Komada & Co. v. United StatesAnnotate this Case
215 U.S. 392 (1910)
U.S. Supreme Court
Komada & Co. v. United States, 215 U.S. 392 (1910)
Komada & Co. v. United States
Argued November 29, 30, 1909
Decided January 3, 1910
215 U.S. 392
CERTIORARI TO THE CIRCUIT COURT OF
APPEALS FOR THE NINTH CIRCUIT
The construction given by the department charged with executing a tariff act is entitled to great weight, and where for a number of years a manufactured article has been classified under the similitude section, this Court will lean in the same direction, and so held that the Japanese beverage sake is properly dutiable under § 297 of the Tariff Act of July 24, 1897, c. ll, 30 Stat. 151, 205, as similar to still wine, and not as similar to beer.
After a departmental classification of an article under the similitude section of a tariff law, the reenactment by Congress of a tariff law without specially classifying that article may be regarded as a qualified approval by Congress of such classification.
This case is before us on a writ of certiorari to the United States Circuit Court of Appeals for the Ninth Circuit. The question is the proper classification, under the Tariff Act of July 24, 1897, 30 Stat. 151, c. 11, of a Japanese beverage Known as "sake." "Sake" is not named in that act, but § 7 (p. 205), frequently spoken of as "the similitude section," reads as follows:
"That each and every imported article, not enumerated in this act, which is similar, either in material, quality, texture, or the use to which it may be applied, to any article enumerated in this act as chargeable with duty, shall pay the same rate of duty which is levied on the enumerated article which it most resembles in any of the particulars before mentioned, and if any nonenumerated article equally resembles two or more enumerated articles on which different rates of duty are chargeable, there shall be levied on such nonenumerated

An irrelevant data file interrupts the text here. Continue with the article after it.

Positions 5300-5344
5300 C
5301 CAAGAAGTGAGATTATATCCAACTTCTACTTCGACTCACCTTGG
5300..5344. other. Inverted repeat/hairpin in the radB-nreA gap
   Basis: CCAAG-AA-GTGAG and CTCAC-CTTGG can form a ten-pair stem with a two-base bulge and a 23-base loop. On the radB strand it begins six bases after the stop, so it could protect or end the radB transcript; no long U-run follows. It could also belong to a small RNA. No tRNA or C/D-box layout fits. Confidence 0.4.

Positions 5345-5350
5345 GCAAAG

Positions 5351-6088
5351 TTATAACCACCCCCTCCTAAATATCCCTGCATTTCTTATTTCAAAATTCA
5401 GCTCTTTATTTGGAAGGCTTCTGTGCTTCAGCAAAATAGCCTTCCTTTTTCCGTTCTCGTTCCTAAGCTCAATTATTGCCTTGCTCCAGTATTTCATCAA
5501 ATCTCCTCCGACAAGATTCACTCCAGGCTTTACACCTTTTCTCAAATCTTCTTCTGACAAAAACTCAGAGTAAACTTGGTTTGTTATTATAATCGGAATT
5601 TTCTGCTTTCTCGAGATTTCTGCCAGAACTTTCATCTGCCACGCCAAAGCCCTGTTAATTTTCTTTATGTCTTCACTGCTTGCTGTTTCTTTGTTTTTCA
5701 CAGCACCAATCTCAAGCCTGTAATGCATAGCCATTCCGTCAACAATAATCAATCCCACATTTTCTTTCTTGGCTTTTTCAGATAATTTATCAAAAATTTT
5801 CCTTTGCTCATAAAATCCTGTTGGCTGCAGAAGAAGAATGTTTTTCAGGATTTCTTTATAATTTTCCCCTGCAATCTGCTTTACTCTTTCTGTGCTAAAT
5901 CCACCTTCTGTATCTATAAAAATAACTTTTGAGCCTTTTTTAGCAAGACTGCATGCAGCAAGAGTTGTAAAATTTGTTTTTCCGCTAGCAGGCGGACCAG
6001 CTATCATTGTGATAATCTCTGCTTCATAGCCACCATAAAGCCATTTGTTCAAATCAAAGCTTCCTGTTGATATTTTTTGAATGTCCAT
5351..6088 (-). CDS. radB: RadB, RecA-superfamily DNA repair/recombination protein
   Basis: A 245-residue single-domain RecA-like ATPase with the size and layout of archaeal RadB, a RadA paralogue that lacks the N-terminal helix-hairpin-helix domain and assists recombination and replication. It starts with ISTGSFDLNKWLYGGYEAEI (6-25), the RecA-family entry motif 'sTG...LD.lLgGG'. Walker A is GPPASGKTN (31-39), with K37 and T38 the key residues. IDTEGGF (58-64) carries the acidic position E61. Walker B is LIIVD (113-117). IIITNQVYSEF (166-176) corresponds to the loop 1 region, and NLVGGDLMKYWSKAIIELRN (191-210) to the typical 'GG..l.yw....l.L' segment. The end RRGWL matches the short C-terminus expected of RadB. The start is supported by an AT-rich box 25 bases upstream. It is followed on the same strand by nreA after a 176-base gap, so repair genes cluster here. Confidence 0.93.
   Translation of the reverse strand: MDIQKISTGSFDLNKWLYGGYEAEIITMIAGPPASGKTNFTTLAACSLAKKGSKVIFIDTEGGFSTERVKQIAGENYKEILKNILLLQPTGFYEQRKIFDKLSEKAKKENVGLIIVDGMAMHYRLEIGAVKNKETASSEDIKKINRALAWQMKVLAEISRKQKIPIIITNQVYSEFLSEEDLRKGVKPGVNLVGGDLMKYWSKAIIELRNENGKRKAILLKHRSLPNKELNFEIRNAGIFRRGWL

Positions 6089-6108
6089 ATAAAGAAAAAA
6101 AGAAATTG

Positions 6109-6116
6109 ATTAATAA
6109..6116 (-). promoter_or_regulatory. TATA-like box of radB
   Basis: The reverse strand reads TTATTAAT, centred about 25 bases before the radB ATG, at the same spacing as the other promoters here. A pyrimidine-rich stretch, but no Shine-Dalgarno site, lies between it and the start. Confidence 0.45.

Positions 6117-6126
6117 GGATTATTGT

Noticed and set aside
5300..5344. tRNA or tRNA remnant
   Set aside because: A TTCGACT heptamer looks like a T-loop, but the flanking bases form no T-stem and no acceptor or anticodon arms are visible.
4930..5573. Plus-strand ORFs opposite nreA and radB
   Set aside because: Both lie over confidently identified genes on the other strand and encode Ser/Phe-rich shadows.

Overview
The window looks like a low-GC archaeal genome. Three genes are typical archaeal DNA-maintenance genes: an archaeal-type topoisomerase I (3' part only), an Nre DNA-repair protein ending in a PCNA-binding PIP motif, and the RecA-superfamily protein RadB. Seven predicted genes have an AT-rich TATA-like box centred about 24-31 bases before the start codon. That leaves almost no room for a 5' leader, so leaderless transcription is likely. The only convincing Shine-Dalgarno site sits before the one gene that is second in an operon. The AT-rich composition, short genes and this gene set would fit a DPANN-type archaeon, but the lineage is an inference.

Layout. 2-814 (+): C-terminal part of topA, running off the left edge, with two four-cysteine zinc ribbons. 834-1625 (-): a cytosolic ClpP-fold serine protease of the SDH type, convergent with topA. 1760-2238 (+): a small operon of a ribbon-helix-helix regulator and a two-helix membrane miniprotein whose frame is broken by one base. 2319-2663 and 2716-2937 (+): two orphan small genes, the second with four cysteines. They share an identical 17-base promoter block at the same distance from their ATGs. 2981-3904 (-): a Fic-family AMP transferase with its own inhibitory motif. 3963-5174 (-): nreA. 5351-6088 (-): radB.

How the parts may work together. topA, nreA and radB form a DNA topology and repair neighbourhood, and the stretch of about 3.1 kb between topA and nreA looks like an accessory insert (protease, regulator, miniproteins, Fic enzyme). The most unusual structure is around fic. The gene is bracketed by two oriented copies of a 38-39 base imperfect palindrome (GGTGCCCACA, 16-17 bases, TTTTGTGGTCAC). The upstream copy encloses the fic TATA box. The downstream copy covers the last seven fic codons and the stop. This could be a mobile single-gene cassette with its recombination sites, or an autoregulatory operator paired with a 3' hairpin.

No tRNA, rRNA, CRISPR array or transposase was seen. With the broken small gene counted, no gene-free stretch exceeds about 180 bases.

article the same rate of duty as is chargeable on the article which it resembles, paying the highest rate of duty."
In November, 1904, petitioner imported some sake at the port of San Francisco, and, following prior rulings, the collector, under the similitude section, held it similar to still wine containing more than fourteen percent of absolute alcohol, and dutiable accordingly at fifty cents per gallon, under paragraph 296 (p. 174). The petitioner protested, and claimed that it was either a nonenumerated manufactured article, dutiable at twenty percent ad valorem, under § 6 (p. 205), or, by reason of similitude to ale, porter, or beer at twenty cents per gallon under paragraph 297 (p. 174). Both the Board of General Appraisers and the circuit court sustained the protest, feeling themselves constrained by the decision of the Circuit Court for the Southern District of New York (Nishimiya v. United States, 131 F. 650), and that of the Circuit Court of Appeals for the Second Circuit (United States v. Nishimiya, 137 F. 396). On appeal, the United States Circuit Court of Appeals for the Ninth Circuit reversed the decision of the circuit court and sustained the classification made by the collector.
MR. JUSTICE BREWER delivered the opinion of the Court.
Something can be said on both sides of the question of similarity, and, if the case turned simply upon that question, it might be difficult to reach a satisfactory conclusion. In such a case, the construction given by the department charged with the execution of the tariff acts is entitled to great weight. As said by MR. JUSTICE McKENNA, delivering the opinion of the Court in United States v. Hermanos,209 U. S. 337, 209 U. S. 339: